In This Week's Edition of Snapshot...
The Council has released its analysis of the Paycheck Protection Program Flexibility Act of 2020, passed on June 3. Find it in the Council’s Comprehensive Coronavirus Legislation Guide for the Charitable Sector.
- A bipartisan effort seems to be taking shape in the discussions about the next COVID-19 legislative package to allow businesses to take advantage of both the employee retention credit and the Paycheck Protection Program run by the Small Business Administration. Thus far the Trump Administration has opposed this “double dipping.” But Politico is reporting that there have been bipartisan talks about whether to include this change in the next COVID-19 response.
- Treasury Secretary Steven Mnuchin and Small Business Administration Administrator Jovita Carranza appeared before the Senate Small Business Committee on Wednesday to answer questions about the coronavirus relief programs for small businesses. Mnuchen told lawmakers:
- He supports targeted additional aid to businesses that have been hit hardest by the coronavirus pandemic that could include changes to the small business-focused Paycheck Protection Program and tax credits.
- He believes they need to put more money into the economy.
- Most of the Paycheck Protection Program (PPP) loans will be forgiven in the next few months.
- Administration officials believe more economic incentives are needed because of high unemployment.
- The Administration plans to release guidance this week related to PPP restrictions on borrowers with criminal records, modifying their position of barring business owners with felony convictions within the previous five years from seeking loans, shrinking it to three years. (Note: there is bipartisan support for loosening the restriction even further and Mnuchen said he was open to this.)
Carranza assured lawmakers there would be progress on a large backlog of applications for the program by next week, and that 45 percent of PPP loans, volume and total value, were disbursed in low-income areas.
- On Tuesday, June 9, the Joint Economic Committee held a hearing on Supporting Charitable Giving during the COVID-10 Crisis. Chaired by Senator Mike Lee (R-UT) and Vice Chairman Don Beyer (D-VA), the Committee heard from witnesses about the importance of charitable giving, especially focused on how the charitable deduction can help to encourage giving. Witnesses included Senators James Lankford (R-OK) and Jeanne Shaheen (D-NH); Bill Crim, President and CEO of the United Way of Salt Lake; and Dr. Una Osili, Professor of Economics and Philanthropic Studies and Associate Dean for Research and International Programs at Indiana University Lilly Family School of Philanthropy.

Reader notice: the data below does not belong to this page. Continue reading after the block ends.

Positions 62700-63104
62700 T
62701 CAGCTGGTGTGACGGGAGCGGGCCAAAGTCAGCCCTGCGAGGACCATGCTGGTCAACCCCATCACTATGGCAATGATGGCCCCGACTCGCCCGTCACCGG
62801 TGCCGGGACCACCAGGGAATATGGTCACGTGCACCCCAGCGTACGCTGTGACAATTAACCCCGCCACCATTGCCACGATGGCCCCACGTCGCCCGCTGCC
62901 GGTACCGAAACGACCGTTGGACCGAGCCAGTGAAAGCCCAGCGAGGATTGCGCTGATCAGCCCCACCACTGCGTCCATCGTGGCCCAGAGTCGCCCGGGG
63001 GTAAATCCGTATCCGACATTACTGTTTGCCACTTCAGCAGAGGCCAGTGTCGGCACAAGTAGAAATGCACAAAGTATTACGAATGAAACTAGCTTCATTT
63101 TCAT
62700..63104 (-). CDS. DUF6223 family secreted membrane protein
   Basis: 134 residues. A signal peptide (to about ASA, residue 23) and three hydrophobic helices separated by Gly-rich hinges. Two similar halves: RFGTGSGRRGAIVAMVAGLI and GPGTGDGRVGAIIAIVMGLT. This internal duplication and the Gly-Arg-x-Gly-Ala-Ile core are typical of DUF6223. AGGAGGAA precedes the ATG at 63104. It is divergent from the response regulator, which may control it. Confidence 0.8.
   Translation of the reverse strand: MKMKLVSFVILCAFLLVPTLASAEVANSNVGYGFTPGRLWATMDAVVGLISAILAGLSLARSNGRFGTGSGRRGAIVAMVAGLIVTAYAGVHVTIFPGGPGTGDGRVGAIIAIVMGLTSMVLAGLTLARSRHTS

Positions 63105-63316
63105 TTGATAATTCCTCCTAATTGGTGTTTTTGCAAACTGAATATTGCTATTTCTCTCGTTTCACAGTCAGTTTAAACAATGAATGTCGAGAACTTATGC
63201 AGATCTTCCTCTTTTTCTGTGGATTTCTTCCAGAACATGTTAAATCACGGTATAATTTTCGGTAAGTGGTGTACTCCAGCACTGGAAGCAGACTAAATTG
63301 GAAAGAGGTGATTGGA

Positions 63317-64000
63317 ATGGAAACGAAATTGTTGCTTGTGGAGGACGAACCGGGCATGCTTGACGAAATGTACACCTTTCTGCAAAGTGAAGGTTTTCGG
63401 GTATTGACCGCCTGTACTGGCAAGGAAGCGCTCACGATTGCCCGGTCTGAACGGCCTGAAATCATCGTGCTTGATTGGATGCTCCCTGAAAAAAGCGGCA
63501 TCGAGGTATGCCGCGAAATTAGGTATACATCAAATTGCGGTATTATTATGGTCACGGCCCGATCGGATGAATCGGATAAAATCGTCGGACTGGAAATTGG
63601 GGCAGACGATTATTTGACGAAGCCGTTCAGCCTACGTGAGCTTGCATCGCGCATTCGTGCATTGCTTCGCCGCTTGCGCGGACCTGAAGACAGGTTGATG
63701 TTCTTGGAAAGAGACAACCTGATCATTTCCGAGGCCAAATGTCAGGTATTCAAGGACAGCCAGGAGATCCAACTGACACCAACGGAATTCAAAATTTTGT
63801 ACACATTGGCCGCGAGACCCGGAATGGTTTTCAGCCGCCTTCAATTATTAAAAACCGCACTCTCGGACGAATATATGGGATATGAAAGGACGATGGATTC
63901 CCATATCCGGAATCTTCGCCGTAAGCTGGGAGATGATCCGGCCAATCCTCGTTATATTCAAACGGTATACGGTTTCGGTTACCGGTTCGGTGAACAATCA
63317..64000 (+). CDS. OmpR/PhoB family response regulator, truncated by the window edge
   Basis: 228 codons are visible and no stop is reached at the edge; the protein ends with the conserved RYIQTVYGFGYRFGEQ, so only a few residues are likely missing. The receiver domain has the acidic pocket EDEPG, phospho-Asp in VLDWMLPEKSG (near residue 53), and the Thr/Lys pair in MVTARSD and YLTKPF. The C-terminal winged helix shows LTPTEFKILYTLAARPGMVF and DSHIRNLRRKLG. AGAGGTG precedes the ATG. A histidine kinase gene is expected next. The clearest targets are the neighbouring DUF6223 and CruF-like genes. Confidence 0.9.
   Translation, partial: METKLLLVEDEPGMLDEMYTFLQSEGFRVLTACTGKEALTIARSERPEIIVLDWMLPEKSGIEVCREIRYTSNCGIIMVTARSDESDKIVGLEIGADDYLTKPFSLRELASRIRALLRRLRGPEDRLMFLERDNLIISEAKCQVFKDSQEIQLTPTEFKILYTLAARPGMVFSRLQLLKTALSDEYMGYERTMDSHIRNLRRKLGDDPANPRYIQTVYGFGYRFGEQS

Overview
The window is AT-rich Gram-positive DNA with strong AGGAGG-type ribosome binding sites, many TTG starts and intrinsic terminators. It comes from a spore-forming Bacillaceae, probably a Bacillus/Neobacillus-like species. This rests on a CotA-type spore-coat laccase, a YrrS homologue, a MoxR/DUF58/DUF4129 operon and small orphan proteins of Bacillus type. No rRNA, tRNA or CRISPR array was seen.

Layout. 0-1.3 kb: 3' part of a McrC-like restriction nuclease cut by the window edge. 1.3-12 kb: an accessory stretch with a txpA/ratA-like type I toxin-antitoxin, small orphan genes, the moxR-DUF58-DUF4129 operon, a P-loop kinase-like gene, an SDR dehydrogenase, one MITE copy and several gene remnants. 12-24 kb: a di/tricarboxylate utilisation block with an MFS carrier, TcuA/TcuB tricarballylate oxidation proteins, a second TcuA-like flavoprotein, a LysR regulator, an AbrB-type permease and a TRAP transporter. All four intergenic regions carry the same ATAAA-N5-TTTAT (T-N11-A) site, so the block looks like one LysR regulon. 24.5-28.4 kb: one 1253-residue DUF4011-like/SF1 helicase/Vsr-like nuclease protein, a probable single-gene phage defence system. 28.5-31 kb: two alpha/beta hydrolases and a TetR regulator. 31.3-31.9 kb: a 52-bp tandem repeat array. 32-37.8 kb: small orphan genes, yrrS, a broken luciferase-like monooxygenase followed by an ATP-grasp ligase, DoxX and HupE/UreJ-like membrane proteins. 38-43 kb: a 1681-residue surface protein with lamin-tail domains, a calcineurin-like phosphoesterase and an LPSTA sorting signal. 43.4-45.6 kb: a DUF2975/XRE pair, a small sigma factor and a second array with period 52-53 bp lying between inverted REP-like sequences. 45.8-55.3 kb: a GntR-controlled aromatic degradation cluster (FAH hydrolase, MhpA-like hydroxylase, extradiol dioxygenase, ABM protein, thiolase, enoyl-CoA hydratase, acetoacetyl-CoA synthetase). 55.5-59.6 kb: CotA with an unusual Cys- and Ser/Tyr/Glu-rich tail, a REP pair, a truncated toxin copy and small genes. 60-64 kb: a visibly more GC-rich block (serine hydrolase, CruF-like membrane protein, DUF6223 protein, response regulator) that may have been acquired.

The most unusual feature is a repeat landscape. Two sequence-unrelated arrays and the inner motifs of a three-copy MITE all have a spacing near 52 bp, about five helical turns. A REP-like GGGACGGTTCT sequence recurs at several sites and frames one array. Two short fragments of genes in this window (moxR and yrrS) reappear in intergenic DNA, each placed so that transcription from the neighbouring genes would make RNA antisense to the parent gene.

- The Senate Health, Education, Labor and Pensions (HELP) Committee held a hearing to discuss how schools are preparing to reopen in the fall. Witnesses raised concerns about budget challenges among other issues.
- House Majority Leader Steny Hoyer (D-MD) announced a change to the House floor calendar with votes now expected on June 25 and June 26. One of the bills that is expected to be considered that week is the recently introduced Justice in Policing Act (H.R. 7021) introduced by Congresswoman Karen Bass (D-CA), Chair of the Congressional Black Congress. On June 10, the House Judiciary Committee held a hearing titled Oversight Hearing on Policing Practices and Law Enforcement Accountability. More information on the bill can be found on the House Judiciary Committee webpage.
- Politico reports that the Senate Appropriations Committee will begin markups for fiscal 2021 spending bills the week of June 22. The Senate leadership has been aiming to start markups before the Fourth of July and complete them sometime after the holiday. The House, meanwhile, plans to hold subcommittee and full committee markups on fiscal 2021 spending bills during the weeks of July 6 and July 13, with floor votes as soon as the weeks of July 20 and July 27.
- Congressional Budget Office: CBO Director Phillip Swagel sent a letter to House Speaker Nancy Pelosi (D-CA) on Tuesday suggesting that further assistance to states and localities would be as helpful as the more narrowly tailored assistance to those governments in the earlier CARES Act, H.R. 748 (116). Pelosi has requested the analysis about the economic outlook since the start of the 2020 coronavirus pandemic, including impacts of the coronavirus legislation on the GDP. Swagel indicated that more aid to the states is a bigger help than both tax breaks for businesses and increases in refundable tax credits, with the caveat that this would depend on the details of how Congress would offer this assistance. He suggested that more state and local aid would have different impacts than other relief in the CARES package. Essentially, more aid equals fewer tax hikes and fewer spending cuts that state legislatures would have to make although the additional federal spending increases the national debt.
Department of Commerce
- On May 27, the U.S. Census Bureau reported responses to the 2020 Census are on track as more than 60% of U.S. households have responded to the 2020 Census, with approximately four out of every five households that responded on their own choosing doing so online at 2020census.gov.